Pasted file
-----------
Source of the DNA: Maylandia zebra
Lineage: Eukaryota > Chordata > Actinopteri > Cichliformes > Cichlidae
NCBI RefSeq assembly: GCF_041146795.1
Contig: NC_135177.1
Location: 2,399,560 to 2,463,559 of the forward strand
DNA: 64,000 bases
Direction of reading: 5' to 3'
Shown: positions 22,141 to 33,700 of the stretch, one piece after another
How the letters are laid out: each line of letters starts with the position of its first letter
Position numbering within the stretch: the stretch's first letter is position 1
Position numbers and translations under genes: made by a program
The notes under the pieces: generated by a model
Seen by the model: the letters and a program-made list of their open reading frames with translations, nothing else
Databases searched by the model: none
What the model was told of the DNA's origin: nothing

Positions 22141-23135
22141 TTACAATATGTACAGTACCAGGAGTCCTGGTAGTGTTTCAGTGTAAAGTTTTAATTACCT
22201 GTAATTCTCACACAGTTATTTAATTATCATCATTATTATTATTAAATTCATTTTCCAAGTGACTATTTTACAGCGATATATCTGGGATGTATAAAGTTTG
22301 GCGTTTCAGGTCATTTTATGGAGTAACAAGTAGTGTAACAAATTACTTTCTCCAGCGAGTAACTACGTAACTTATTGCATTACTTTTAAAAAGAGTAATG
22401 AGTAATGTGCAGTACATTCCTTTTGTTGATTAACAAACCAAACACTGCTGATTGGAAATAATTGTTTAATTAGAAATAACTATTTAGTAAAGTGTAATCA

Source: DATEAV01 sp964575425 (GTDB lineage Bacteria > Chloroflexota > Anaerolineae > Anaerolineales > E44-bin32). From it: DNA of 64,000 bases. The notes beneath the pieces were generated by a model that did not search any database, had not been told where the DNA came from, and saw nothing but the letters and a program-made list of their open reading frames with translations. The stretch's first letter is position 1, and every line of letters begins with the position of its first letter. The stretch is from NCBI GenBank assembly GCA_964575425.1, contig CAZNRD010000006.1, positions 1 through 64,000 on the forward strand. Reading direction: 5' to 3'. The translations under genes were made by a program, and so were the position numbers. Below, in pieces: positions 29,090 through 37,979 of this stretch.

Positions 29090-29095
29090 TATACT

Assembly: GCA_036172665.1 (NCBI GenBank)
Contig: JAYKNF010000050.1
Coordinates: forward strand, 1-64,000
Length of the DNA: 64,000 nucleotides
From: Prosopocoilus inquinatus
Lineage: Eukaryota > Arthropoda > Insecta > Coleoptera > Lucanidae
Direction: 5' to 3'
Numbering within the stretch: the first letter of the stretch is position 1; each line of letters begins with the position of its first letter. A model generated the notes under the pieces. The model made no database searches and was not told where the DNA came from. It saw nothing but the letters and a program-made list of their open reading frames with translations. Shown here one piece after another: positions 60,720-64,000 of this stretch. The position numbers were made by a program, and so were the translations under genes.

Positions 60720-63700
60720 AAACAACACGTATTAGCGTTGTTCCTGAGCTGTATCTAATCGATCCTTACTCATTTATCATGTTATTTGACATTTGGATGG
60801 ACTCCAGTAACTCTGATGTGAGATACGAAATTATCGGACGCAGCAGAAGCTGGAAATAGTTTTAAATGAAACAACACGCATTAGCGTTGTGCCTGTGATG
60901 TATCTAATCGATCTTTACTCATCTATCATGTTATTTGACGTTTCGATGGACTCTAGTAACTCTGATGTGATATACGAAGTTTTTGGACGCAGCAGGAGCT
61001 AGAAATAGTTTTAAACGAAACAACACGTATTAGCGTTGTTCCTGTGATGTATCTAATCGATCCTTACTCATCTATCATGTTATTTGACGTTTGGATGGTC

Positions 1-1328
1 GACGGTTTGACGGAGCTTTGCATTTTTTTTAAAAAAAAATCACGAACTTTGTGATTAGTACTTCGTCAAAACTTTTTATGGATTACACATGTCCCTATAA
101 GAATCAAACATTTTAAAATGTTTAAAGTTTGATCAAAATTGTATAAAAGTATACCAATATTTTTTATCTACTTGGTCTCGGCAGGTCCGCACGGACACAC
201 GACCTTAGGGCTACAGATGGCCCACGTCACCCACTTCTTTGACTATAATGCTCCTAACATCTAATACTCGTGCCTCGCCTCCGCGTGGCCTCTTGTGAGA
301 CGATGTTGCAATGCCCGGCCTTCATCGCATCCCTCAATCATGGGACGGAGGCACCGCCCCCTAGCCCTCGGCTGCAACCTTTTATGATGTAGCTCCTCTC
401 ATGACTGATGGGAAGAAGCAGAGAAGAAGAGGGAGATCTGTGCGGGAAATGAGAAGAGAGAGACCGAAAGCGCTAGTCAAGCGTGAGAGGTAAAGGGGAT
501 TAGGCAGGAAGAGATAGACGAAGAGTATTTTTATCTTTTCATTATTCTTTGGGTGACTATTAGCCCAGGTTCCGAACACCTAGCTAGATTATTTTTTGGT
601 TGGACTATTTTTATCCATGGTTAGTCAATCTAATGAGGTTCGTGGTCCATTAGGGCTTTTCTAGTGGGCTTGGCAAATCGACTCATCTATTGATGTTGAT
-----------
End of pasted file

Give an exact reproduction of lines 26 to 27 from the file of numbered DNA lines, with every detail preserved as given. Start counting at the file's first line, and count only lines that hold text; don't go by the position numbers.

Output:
Coordinates: forward strand, 1-64,000
Length of the DNA: 64,000 nucleotides